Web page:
Profile: Tessa Jowell - Healthy respect for sense

Focused and able, the new Minister for Public Health is against 'bossy' policies. By Stephen Castle

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Fresh from battle with cigarette manufacturers and the makers of alcopops, Tessa Jowell is sitting in her spacious Whitehall office sipping mineral water - bottles of which are stacked neatly in a corner desk. Sensing a dangerous line of questioning, the Minister for Public Health (and fierce opponent of smoking) is immediately on the offensive. "We are," she insists, "avowedly against the nanny state. We are not going to tell people how many potatoes they should eat. Certainly there is action for the government to take and it is important that we implement our manifesto commitments. But this job is not about bossy and intrusive government." There will be information and debate but absolutely no "fascist" health policies.

The answers are considered and convincing, word-perfect in fact, and evidence of Ms Jowell's ability to be both, as one friend put it, "seething with New Labour enthusiasm and ideals" and, in the words of another, "brilliantly on-message". Labour's New Women have suffered mixed fortunes in Tony Blair's first government but Ms Jowell is an early victor being tipped (not entirely helpfully) for early Cabinet status.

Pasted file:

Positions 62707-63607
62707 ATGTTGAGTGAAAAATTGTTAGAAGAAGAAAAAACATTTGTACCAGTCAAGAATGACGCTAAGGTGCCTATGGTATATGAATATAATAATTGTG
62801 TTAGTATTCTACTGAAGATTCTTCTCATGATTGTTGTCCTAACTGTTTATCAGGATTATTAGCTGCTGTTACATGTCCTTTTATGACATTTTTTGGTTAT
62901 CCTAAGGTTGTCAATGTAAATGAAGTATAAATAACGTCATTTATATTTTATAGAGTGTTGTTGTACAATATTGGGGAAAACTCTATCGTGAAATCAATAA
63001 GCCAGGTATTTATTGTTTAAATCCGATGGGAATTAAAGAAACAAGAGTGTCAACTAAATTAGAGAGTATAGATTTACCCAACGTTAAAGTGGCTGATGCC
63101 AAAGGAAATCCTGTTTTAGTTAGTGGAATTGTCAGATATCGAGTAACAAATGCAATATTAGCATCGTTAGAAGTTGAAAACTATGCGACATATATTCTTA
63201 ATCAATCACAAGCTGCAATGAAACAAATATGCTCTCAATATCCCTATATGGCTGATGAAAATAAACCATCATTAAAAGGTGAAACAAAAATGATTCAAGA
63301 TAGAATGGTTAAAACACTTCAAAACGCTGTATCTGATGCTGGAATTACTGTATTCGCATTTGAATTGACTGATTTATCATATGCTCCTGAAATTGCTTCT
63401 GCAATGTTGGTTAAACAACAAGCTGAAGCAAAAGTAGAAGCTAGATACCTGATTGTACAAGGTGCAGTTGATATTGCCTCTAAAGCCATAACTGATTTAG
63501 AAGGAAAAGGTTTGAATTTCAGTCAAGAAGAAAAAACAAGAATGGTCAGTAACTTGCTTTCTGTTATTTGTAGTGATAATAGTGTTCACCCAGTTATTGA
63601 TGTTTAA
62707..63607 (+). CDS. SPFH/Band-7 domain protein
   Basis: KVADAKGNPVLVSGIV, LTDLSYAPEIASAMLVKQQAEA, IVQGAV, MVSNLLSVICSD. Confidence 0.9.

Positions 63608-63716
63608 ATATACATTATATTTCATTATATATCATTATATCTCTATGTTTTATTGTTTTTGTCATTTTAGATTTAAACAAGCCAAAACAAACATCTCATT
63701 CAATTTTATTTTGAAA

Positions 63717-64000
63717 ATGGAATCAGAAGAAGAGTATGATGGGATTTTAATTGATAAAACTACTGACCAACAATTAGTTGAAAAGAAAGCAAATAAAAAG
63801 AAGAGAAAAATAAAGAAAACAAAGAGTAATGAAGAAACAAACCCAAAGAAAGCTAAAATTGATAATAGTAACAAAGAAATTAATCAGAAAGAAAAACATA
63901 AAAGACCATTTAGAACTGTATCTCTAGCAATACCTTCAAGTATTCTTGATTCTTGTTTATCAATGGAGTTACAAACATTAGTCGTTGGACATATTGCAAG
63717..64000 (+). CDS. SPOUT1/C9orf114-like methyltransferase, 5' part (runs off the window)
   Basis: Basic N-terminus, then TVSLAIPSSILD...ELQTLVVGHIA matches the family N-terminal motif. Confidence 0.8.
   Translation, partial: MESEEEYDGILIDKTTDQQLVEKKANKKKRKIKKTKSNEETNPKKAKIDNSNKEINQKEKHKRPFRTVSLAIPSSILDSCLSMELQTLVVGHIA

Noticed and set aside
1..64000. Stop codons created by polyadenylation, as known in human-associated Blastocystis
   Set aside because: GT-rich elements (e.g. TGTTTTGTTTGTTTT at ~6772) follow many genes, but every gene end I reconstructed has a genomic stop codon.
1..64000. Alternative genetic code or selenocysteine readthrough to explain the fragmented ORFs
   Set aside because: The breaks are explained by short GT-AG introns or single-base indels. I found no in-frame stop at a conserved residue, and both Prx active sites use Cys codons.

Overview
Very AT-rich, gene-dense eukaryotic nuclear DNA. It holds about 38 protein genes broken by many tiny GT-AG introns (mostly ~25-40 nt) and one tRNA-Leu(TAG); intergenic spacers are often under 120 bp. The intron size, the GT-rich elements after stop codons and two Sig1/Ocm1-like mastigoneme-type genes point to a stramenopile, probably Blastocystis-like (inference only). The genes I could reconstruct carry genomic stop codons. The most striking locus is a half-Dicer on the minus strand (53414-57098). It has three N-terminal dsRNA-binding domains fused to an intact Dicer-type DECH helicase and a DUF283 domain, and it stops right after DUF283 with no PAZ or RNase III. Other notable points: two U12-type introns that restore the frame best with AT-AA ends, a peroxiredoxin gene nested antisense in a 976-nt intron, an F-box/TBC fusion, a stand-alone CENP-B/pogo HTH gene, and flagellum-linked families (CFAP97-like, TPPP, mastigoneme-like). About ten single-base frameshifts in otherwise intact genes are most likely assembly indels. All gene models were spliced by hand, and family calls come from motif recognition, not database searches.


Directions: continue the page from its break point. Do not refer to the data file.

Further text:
She faces one or two difficulties along the way. Last week illustrated the unpredictable problems of a portfolio that impinges on the lives and lifestyles of everyone in the country. Her suggestion that the age at which cigarettes can be bought might be raised to 18 dovetailed with moves to reduce the age of consent for gays to 16. The result was a godsend for the cartoonists.

And the fate of her female predecessors at the Department of Health has evidently not escaped Ms Jowell's attention. As one shadow minister put it last week: "Both Edwina Currie and Virginia Bottomley suffered enormously from the nanny image. There is a touch of puritanism and of bossiness about this government. She may well find that brief full of pitfalls."

LIKE Tony Blair, Tessa Jowell was brought up in a middle-class family of Conservative voters. Born at London's Middlesex Hospital in September 1947, the family moved to Aberdeen in the early 1950s when her doctor father, Kenneth Palmer, got a job at the university medical school. The family never owned their home, renting instead, and, as she puts it, "a bit of me always thought we would be on the move". In fact they stayed for years, the houses getting steadily grander as her father rose through the university hierarchy.